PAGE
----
Broadway Legend André De Shields Finally Gets His Flowers
"When one understands that everything is poetry, that everything is metaphor, then sometimes it's all of a sudden, sometimes it's slowly, the meaning of every experience becomes voluminous."
It would be easy to think, as I did, that winning a Tony Award at the age of 73, after almost five decades on Broadway, would have only a nominal effect on one's career.
When André De Shields won in 2019 for his role of Hermes in the musical, Hadestown, he'd already originated roles in iconic Broadway shows like Ain't Misbehavin', The Full Monty, and The Wiz where he played the title role. André had created a career that was revered.
Yet receiving a Tony, he says, "legitimized" his career.
"Prior to Hadestown, I played The Magical Negro. I have no regrets about that. But that was the mold out of which I was creating a career. But all the while...and this is going to sound corny, but it's true. All the while I'm saying, "Why doesn't someone cast me for my mind? For my intellect? Am I really just another pretty face?" And it came together in Hadestown."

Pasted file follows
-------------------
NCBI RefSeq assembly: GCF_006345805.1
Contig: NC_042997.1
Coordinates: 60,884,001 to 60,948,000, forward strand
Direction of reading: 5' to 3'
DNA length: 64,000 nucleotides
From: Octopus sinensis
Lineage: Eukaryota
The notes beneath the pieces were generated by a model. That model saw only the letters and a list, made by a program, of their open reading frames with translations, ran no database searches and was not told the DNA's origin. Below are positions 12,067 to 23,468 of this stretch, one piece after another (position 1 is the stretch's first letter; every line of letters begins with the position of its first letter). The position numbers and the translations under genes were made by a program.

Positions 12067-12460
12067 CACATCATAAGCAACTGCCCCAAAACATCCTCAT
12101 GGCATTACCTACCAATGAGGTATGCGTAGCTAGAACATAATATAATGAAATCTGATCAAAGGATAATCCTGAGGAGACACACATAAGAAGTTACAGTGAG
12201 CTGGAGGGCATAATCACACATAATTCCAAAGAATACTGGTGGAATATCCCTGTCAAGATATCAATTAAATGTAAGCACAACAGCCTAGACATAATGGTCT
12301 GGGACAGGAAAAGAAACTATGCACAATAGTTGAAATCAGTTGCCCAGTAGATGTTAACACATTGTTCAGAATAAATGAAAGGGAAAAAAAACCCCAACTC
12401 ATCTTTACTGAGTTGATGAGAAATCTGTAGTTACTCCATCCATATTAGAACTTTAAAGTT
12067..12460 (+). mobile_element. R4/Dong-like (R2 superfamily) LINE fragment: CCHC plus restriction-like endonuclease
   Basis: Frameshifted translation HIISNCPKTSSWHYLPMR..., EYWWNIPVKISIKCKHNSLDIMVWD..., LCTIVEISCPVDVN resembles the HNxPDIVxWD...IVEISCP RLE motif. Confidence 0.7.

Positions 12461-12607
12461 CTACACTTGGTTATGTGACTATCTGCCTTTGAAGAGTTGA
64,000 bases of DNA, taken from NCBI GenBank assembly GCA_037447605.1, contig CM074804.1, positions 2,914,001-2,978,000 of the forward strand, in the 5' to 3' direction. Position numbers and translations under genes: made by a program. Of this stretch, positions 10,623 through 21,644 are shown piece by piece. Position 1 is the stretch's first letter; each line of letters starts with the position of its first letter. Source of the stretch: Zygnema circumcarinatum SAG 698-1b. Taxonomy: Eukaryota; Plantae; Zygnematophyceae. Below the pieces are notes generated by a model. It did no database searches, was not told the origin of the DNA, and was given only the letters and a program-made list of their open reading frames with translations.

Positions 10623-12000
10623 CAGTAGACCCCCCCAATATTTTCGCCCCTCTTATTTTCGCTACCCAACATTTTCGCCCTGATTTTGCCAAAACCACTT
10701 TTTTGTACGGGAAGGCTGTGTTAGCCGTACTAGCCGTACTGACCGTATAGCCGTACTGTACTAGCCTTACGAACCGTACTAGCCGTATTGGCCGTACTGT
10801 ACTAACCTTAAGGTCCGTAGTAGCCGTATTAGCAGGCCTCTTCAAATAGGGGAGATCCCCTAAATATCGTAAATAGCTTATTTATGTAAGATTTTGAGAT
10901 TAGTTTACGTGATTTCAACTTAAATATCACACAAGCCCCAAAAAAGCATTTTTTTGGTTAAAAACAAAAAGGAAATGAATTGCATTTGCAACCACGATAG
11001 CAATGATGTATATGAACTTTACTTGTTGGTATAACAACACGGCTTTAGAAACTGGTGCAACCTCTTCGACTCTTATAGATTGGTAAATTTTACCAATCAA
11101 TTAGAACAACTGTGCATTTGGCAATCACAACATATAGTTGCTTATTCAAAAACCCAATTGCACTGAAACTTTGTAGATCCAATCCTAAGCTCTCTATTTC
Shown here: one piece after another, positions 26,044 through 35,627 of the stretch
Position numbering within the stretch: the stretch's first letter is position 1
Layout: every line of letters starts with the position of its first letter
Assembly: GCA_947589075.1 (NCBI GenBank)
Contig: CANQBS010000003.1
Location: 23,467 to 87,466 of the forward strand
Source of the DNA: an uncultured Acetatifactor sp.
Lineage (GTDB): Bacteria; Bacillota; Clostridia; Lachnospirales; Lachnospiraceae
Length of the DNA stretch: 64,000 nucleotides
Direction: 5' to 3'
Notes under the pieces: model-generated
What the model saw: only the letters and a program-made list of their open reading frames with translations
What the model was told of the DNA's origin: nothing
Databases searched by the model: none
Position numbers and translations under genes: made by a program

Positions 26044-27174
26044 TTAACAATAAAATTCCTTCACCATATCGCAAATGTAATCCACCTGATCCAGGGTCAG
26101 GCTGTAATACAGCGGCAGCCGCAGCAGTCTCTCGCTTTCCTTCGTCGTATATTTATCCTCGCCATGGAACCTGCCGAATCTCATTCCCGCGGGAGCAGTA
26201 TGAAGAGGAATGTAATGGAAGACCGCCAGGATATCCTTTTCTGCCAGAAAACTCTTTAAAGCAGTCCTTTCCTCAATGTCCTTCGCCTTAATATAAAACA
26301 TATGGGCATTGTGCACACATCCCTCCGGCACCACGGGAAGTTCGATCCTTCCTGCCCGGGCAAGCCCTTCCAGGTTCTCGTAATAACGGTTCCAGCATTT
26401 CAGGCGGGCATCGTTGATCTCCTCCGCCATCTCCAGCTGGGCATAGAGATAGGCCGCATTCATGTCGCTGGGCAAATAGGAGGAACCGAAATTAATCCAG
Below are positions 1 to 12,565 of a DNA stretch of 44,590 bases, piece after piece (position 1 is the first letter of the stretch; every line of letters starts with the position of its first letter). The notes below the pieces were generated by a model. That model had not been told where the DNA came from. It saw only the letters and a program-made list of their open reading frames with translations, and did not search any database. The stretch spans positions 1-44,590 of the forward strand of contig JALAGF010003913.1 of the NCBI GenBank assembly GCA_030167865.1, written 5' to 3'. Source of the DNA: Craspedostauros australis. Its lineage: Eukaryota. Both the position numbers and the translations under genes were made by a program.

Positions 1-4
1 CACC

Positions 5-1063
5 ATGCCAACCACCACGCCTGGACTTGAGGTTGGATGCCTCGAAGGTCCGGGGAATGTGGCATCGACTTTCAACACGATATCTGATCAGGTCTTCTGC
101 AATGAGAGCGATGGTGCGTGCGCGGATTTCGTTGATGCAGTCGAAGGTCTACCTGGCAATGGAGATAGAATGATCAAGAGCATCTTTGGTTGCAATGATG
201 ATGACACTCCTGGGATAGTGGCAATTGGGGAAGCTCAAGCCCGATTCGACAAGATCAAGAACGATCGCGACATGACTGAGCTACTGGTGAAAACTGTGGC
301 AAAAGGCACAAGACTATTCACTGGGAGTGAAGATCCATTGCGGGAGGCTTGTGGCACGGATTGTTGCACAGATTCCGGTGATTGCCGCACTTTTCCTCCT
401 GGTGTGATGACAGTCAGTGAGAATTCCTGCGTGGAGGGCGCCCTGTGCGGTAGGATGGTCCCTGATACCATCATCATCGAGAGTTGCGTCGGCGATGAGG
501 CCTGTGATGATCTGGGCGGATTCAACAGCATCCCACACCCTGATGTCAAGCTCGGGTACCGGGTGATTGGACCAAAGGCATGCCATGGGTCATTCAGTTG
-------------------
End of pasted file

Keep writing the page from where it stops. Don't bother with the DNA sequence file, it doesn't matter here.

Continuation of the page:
André recently left Hadestown after a three-year stint that included Broadway’s pandemic-induced shutdown and he will return to Broadway this fall in the newest revival of Arthur Miller's Death of a Salesman.
I’ve been enamored by André, specifically that slow, magical cadence that he speaks with, and had him at the top of my Dream List when we launched the LGBTQ+ Elders Project. Finally getting to speak to him felt like a real gift.
On this week’s episode of LGBTQ&A, we talk about the five decades he’s spent on Broadway, being a long-term survivor of HIV, and arriving in New York City during the sexual revolution of the 1970s.
And then next week, for our season finale, I’ll be joined by an icon of American history…
I can’t wait for you to hear it.